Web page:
Perhaps I’m in a funk but recently, I’ve felt compelled to criticize the thinking of some of my favorite class of colleagues: instructional technology folks.
In a recent post, the Cog Dog argued that instructional technology staff, and by that I mean the ones who work with faculty in developing their teaching (ITS’ in UMW parlance), are generally expected by administrations and faculty to provide discrete solutions to teaching problems (or discrete improvements to teaching issues). Cog Dog calls these (fish) nuggets. He proposes, instead, that ITS’ teach faculty to fish, teaching them enough about new technology tools to get started, but then encouraging them to explore those tools to answer their own questions.
I’m not unsympathetic to CogDog’s plaints, but let me give a faculty perspective.
The basic problem here is substantially bigger: Ph.D.s are rarely trained to teach. At some level, they are insecure about their teaching, but they mask this by assuming that their teaching is beyond reproach. The culture of Ph.D.s says that teaching is something we Ph.D.s all know intuitively how to do. It’s not something we talk about except in generalities. Sometimes risk-taking junior faculty may consult with senior faculty about some aspect of their teaching. (E.g. How do I get my students to participate effectively in a class discussion?) But the notion of consulting with someone other than a faculty member is unthinkable. After all, only faculty know how to teach, and that by virtue of their Ph.D.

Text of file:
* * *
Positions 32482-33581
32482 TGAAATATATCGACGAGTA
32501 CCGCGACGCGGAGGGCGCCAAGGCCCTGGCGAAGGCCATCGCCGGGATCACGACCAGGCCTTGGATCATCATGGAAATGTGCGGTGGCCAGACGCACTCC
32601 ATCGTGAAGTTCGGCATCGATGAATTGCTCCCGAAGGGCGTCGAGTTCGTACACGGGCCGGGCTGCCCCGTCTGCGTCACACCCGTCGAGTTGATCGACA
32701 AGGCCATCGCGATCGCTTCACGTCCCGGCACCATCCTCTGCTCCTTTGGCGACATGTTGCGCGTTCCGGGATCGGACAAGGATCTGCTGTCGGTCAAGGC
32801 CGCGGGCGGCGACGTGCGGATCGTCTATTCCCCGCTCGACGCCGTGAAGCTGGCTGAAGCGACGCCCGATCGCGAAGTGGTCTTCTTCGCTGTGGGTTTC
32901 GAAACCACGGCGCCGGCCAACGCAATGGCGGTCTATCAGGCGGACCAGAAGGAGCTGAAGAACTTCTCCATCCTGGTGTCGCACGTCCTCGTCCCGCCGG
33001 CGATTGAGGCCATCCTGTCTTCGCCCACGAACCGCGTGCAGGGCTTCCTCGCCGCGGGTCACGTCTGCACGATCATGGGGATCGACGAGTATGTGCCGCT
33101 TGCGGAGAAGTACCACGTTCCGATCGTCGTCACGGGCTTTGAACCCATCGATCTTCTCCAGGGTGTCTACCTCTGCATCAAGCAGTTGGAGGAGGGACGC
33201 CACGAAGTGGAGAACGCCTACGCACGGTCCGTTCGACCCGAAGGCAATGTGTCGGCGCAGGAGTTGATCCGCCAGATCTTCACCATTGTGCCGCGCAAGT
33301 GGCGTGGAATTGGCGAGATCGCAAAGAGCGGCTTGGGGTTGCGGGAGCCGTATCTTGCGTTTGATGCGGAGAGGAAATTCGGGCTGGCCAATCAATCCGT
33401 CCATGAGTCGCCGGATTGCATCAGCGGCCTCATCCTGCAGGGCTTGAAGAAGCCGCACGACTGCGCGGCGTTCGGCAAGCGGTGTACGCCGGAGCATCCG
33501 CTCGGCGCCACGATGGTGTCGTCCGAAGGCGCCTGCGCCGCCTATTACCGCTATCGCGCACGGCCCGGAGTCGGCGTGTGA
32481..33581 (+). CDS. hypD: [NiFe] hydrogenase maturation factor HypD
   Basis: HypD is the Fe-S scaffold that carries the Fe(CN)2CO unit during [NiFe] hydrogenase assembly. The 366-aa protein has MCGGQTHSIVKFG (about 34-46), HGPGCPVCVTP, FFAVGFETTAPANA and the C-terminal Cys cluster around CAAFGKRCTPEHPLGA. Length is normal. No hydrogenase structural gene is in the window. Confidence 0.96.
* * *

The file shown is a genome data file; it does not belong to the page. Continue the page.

So the problem Cog Dog raises is really one of cultural change, moving from a culture of solitary work, where faculty are the sole teachers in their courses (albeit supported on selected narrow technical issues by IT folks, librarians, etc.) to one of collaborative work, where the teaching is provided by a team of experts. What the faculty member brings to the table is content expertise, and certainly more or less teaching experience. But the other members of the teaching team bring their own areas of expertise, which a wise faculty member will take advantage of.
Another part of the problem is technology. I believe that faculty (and administrators) find it too easy to dismiss what our ITS’ are doing by writing it off as merely technology, instead of thinking of it correctly as instructional design. After all, many faculty think, “I don’t do technology.” I’m still trying to get our ITS’ to emphasize the I in what they do over the T.
My take is that all teaching incorporates technology, though the technology may be traditional and low tech, like lecture and chalk board, or it may be cutting edge and higher tech, like Second Life. There are, indeed, a wide range of possibilities that need to be considered. So dismissing ITS’ because they preach technology is a red herring. The real question, and this is one that ITS’ can help faculty with, is how to design a course to achieve one’s instructional goals? One part of that, but only a part, is the appropriate technologies to use. It will only be when faculty (and the administration) begins to think of ITS’ as Instructional specialists, that we will make substantial, broad-based progress towards Cog Dog’s goals.